I regularly discuss investing with a lot of professional fund manager and very often, the conversation turns to their opinions about various sectors. Fund managers may have a range of opinions about different companies, but what is striking is the uniformity of their abhorrence of real estate companies. As per their latest investment portfolios, Indian equity funds have an average of 1.9 per cent of their assets deployed in real estate firms. The median is 1.4 per cent.
However, what I find interesting (even amusing) is that many fund managers wear this like a badge of honour. While talking to analysts or investors, fund managers tend to specially mention the fact that they avoid realty stocks with the expectation that this adds to their credentials as careful and competent professionals. They could have a negative outlook on many other sectors but this is the one sector on which having a permanent negative outlook is now taken as a marker for competence, a sort of a pre-requisite for claiming to be a good fund manager. And it’s not just about fund managers — this attitude pervades everyone who is a long-term investor in stocks.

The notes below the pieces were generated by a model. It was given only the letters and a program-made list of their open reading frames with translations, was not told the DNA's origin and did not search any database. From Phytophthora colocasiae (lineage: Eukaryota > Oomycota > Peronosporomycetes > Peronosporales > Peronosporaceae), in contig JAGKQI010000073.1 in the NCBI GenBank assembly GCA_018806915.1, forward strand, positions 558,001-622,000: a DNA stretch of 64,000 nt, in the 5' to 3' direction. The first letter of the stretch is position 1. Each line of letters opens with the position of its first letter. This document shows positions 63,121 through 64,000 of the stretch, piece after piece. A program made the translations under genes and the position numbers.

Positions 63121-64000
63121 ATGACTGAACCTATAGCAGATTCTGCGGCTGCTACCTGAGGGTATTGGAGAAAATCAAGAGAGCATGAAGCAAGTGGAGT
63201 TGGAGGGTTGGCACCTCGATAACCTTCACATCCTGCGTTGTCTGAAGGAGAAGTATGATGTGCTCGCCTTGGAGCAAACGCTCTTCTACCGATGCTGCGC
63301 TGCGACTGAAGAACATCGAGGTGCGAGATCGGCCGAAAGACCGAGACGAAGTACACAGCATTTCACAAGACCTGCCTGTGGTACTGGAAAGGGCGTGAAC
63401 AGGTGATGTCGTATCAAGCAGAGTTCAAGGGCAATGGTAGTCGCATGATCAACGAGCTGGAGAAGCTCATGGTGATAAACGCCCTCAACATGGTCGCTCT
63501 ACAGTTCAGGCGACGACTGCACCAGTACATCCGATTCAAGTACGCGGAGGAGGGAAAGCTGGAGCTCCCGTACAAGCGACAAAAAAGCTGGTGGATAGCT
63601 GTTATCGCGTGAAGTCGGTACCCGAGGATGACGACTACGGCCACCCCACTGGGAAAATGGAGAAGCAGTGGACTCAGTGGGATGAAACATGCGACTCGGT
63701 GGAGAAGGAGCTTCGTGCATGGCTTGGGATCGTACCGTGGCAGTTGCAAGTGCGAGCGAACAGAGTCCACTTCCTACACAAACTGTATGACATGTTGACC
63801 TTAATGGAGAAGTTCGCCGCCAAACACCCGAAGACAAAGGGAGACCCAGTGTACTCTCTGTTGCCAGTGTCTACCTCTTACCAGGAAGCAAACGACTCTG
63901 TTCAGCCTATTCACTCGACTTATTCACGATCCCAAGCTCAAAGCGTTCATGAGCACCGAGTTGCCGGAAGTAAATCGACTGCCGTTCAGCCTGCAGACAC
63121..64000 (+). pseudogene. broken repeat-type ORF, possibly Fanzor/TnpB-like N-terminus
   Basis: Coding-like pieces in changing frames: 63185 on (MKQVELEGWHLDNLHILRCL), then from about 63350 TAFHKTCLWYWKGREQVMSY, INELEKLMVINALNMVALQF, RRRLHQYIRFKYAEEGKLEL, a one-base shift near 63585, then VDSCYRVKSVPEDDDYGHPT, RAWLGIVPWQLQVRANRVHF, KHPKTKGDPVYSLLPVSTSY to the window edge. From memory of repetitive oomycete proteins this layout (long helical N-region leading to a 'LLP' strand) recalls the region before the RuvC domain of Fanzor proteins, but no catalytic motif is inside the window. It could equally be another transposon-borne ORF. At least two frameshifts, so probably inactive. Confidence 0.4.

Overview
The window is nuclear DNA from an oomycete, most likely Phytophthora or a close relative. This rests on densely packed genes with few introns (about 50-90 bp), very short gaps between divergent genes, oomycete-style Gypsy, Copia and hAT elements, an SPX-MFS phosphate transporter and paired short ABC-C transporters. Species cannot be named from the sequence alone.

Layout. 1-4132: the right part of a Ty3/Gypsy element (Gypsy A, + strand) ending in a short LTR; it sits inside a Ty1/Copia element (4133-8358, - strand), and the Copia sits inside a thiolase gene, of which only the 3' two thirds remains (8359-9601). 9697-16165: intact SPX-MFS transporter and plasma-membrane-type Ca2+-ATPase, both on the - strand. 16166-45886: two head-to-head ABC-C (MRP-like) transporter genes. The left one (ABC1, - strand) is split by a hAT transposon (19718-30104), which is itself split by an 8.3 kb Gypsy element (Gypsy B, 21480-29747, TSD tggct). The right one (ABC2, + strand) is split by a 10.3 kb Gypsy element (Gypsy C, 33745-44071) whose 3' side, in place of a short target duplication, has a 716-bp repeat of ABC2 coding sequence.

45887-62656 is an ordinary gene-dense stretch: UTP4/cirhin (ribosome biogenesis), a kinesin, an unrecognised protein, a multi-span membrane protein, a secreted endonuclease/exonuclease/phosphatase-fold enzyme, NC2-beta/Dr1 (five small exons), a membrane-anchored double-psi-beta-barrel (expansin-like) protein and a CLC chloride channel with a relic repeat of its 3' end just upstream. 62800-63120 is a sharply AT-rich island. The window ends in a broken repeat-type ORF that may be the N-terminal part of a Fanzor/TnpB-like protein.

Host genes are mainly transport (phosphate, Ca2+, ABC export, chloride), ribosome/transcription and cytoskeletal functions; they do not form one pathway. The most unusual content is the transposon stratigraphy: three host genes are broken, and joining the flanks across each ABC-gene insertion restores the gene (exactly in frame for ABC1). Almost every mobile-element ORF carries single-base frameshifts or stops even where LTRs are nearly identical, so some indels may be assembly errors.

At one level, this is almost funny; at another, it’s tragic. Given the scale of investments needed for housing in India, it’s sad that the public money route has become so difficult for real estate companies.
However, from the investor’s point of view, this attitude is completely justifiable. Real estate firms have treated investors in such an abusive fashion that their stock prices have found stability at abysmal levels. No investor has any trust in any of the numbers put out by realty stocks, whether it’s the value of their assets or their revenue and profit numbers.
Investors and fund managers have completely switched of from these stocks and don’t even look at their numbers and try and evaluate what the real picture of realty stocks is, and the management of these outfits has no one to blame but themselves.